As I ran I kept my tongue in the yogic position: on theridge in front of the palette behind the front two teeth. This position, ratherthan an open gaping mouth, slowed down my breathing and, I believe, my heartrate. Yogic traditions teach that the yin and the yang of the body, the maleand female energies, come together at this precise point. Touching the tonguecompletes the circuit, so to speak, providing untold balance and blessing. Icertainly had that experience on Sunday. As mile faded into mile, I foundmyself saying, “This is way too easy.” And it was. Energy was flowing throughme that I was not controlling. It was the present perfect.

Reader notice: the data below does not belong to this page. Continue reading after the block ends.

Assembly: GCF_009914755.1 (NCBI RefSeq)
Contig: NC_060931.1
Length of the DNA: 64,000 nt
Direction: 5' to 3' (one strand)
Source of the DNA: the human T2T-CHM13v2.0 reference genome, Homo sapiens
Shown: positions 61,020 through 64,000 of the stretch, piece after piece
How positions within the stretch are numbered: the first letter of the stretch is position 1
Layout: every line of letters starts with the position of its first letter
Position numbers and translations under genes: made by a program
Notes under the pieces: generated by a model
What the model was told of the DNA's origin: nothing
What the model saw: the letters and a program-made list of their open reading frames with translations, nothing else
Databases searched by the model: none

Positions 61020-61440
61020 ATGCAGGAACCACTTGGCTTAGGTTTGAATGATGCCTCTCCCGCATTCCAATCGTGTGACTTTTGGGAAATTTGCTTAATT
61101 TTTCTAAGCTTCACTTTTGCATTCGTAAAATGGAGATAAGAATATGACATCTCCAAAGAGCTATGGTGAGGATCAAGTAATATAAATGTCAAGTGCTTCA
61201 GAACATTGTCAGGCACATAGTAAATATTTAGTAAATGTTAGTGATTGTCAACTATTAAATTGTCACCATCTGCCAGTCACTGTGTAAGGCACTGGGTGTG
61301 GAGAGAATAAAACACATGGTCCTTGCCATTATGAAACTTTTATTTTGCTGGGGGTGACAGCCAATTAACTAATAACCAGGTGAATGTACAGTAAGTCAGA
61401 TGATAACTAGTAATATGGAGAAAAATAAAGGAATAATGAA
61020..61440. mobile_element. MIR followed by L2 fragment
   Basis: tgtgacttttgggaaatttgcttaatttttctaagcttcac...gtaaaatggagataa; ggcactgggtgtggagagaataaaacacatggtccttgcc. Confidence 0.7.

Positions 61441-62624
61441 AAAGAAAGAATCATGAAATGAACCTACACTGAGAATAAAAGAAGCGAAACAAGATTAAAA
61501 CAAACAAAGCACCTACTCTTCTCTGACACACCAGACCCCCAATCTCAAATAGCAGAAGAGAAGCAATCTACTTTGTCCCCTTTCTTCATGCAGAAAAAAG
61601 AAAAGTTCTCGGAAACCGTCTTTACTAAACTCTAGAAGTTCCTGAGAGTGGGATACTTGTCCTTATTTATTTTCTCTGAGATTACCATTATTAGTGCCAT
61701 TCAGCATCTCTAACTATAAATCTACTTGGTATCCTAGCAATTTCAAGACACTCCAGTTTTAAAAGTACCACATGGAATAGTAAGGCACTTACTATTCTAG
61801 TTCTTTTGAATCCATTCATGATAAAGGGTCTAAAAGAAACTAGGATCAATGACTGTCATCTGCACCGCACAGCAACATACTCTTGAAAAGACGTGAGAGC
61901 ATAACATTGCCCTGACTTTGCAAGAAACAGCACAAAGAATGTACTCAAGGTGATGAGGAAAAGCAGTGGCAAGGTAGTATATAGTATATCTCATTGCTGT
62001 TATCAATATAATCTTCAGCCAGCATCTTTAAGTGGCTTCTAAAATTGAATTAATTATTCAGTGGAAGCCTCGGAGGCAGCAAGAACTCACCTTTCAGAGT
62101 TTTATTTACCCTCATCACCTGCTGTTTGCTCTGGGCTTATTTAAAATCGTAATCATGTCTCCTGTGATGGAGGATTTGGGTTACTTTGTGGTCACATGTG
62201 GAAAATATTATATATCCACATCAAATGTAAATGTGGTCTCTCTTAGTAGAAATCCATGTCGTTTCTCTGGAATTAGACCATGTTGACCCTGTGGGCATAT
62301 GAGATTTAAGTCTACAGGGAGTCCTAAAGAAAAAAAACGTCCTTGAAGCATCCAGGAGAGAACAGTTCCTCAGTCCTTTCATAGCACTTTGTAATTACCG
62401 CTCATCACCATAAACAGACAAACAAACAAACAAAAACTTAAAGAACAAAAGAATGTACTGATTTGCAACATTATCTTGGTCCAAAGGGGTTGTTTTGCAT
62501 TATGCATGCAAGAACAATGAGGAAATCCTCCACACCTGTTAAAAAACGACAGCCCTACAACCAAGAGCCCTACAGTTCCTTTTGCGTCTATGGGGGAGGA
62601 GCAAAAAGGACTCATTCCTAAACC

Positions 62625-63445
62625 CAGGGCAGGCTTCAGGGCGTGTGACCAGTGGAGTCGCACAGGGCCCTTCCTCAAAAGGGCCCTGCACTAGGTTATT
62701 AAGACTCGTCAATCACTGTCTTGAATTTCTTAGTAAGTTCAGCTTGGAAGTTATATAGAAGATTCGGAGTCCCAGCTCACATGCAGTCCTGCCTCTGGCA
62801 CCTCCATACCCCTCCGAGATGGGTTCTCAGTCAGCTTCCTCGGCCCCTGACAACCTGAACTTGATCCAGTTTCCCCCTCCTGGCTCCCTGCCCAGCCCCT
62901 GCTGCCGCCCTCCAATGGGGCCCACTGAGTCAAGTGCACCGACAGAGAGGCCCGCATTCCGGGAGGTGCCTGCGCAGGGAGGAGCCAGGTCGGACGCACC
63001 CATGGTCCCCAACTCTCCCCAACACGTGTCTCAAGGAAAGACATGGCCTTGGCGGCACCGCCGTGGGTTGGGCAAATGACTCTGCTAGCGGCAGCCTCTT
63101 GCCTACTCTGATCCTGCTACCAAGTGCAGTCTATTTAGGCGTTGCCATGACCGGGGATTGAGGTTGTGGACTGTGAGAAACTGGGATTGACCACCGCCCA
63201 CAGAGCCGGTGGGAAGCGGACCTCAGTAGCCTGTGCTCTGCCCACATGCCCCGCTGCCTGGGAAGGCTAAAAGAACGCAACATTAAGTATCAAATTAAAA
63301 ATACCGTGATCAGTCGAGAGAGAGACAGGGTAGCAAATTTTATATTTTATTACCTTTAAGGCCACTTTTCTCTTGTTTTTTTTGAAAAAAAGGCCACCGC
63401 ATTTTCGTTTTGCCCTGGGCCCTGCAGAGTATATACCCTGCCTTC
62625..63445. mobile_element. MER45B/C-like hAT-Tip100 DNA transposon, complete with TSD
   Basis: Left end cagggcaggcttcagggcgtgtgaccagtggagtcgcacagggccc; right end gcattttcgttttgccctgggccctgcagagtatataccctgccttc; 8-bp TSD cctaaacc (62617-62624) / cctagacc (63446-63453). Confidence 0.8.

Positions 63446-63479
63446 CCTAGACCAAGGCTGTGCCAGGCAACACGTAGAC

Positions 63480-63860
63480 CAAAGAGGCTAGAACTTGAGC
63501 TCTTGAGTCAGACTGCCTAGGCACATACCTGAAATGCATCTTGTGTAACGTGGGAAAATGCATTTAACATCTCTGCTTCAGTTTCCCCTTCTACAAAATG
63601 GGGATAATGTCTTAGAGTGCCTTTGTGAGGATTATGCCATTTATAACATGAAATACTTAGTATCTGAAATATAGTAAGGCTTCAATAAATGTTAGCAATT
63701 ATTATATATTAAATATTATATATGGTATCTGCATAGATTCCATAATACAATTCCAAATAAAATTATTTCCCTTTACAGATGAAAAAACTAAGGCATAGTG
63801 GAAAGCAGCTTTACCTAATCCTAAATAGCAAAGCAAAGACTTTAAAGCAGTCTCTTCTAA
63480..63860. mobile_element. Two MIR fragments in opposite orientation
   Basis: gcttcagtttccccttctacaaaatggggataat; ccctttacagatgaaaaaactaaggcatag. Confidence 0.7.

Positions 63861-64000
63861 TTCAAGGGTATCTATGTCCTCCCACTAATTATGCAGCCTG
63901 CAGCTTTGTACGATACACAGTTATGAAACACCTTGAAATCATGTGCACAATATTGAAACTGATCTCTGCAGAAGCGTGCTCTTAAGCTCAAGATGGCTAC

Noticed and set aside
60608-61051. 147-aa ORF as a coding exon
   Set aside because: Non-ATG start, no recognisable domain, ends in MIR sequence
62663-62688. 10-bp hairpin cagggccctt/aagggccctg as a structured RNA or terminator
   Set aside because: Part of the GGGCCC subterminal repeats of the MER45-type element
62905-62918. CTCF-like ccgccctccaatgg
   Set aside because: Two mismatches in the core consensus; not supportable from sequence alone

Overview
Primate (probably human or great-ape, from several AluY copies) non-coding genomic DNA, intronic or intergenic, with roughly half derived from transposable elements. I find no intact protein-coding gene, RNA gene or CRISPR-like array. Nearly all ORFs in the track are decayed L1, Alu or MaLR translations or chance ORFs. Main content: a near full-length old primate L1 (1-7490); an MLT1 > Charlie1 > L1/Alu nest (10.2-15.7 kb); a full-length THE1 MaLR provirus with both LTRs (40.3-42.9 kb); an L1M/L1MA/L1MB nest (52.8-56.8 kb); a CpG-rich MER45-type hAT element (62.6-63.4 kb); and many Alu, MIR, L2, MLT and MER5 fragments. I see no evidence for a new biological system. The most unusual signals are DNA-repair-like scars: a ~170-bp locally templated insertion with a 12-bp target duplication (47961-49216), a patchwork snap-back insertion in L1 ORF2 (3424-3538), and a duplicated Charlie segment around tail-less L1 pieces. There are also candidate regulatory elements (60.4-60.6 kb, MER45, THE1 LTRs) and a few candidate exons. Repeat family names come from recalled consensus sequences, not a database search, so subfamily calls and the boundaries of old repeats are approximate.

As we got closer to the city, for we had started 26.2 milesout in the desert, the race leveled out and we began to run on streets markedoff with fluorescent orange cones. As if my dream race wasn’t enough, I noticedalmost immediately that every single cone, every 20 or 30 meters, had imprintedon them in large black capital letters: TM. Now I don’t know what thedepartment of streets and sanitation meant by those letters, but as a personwho’s spent most of his life being called Bob T-M (because people can’t orwon’t pronounce Tschannen-Moran) I immediately had to laugh. “This race belongsto me,” I thought, as another cone labeled TM went whizzing by.